A wages crisis is causing widespread poverty – but who (or what) is to blame?
Panorama produced a generally laudable programme on the poverty facing working people – workers – in contemporary Britain. Broadcast on 6th November the show looked at four different stories – two families, a couple and a single man. It was marked how in the past these issues would have been addressed by trade unions and the Labour Party. The anguished misunderstanding of one couple as to why they were working but not earning enough was meat-and-potatoes for the pre-70s leftists.
The issues the programme identified were nothing unusual to those who take an interest in these issues. Insecure employment in the form of zero hours contracts left one man unable to carpet his own flat or plan effectively in any way. Expensive childcare put pay to one mother’s ambition to earn enough to contribute to the family effort to pay bills. Simple low pay (hi Tesco!) was identified as a problem, and the benefits trap preventing one man from earning significantly more to earn his way out of poverty. It is for these people that the minimum wage needs to become a living wage. The effect of rising inflation eating away at purchasing power, whilst wages stagnated was aired and discussed. Again, none of this is really news.
The main point the programme was trying to make was that if it wasn’t for the state – chiefly in the form of tax credits – these people would sink. Where I part company with the producer’s line is the way this issue was framed, and where blame lies for the problem.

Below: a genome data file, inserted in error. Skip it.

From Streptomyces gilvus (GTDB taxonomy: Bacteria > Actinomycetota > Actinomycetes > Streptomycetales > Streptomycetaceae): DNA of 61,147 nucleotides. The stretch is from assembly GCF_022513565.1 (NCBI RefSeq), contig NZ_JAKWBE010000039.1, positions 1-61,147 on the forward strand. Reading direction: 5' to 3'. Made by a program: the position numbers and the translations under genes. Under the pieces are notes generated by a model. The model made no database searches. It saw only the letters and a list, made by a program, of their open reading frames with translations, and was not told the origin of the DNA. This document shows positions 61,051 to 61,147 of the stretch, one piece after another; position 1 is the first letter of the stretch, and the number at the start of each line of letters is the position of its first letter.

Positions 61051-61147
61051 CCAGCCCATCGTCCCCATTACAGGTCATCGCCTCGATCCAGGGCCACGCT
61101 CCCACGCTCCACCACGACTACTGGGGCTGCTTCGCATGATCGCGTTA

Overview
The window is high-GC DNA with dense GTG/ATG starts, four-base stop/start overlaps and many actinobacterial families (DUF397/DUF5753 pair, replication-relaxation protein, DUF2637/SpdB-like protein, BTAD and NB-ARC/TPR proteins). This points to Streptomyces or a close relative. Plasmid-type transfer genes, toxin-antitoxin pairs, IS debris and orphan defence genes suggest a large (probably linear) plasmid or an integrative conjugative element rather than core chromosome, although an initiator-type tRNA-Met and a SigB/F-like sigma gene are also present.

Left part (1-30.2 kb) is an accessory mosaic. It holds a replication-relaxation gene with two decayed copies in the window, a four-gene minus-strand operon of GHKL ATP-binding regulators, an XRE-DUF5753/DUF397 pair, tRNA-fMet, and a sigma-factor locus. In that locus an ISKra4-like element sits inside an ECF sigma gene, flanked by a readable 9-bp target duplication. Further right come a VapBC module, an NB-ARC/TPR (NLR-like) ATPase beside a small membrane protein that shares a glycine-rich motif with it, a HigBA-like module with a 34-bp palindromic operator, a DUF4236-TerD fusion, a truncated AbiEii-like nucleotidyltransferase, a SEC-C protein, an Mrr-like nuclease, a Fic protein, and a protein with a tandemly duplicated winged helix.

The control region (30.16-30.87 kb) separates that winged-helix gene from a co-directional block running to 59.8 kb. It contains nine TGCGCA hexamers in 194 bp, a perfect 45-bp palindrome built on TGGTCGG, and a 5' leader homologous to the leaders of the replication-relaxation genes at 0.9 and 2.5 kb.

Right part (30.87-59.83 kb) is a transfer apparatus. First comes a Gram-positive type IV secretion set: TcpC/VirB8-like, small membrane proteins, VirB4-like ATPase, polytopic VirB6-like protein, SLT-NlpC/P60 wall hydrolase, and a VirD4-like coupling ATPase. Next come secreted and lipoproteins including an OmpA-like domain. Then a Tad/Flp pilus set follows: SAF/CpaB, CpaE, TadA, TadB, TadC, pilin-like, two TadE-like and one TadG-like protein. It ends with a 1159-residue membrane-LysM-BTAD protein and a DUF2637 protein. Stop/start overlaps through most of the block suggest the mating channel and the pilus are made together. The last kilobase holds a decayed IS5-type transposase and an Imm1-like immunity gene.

Firstly, the government’s money was presented as a subsidy for wages that goes to workers, whereas in reality it’s a subsidy for industry that keeps wages low. That’s before you even get to the idea that it’s not the ‘government’s’ money at all – it is just being redistributed from general taxation.
Secondly, the problem was presented as essentially intractable. The question was asked: ‘Where to draw the line?’ If the amount of money given to people is too little, they starve, if it’s too much they get trapped in poverty and society (apparently) resents them. In truth, the current model of stopping people from starving is creating an underclass. The money thrown at the problem doesn’t end up helping those it’s being lobbed at – it suppresses wages and subsidies businesses’ profits. This is either directly (by keeping wages low) or indirectly (by supporting inflated prices, especially for food and fuel). The only answer to this is to pull the rug on the whole system and introduce a Citizen’s Basic Income. This would stop the distortion of the labour market to the benefit of employers, prevent the creation of an underclass and lost generations, undercut the easy divide-and-rule tactics of the right and stop the left from having to apologise for not letting people become existing in desperate poverty.
It’s an idea whose time has come.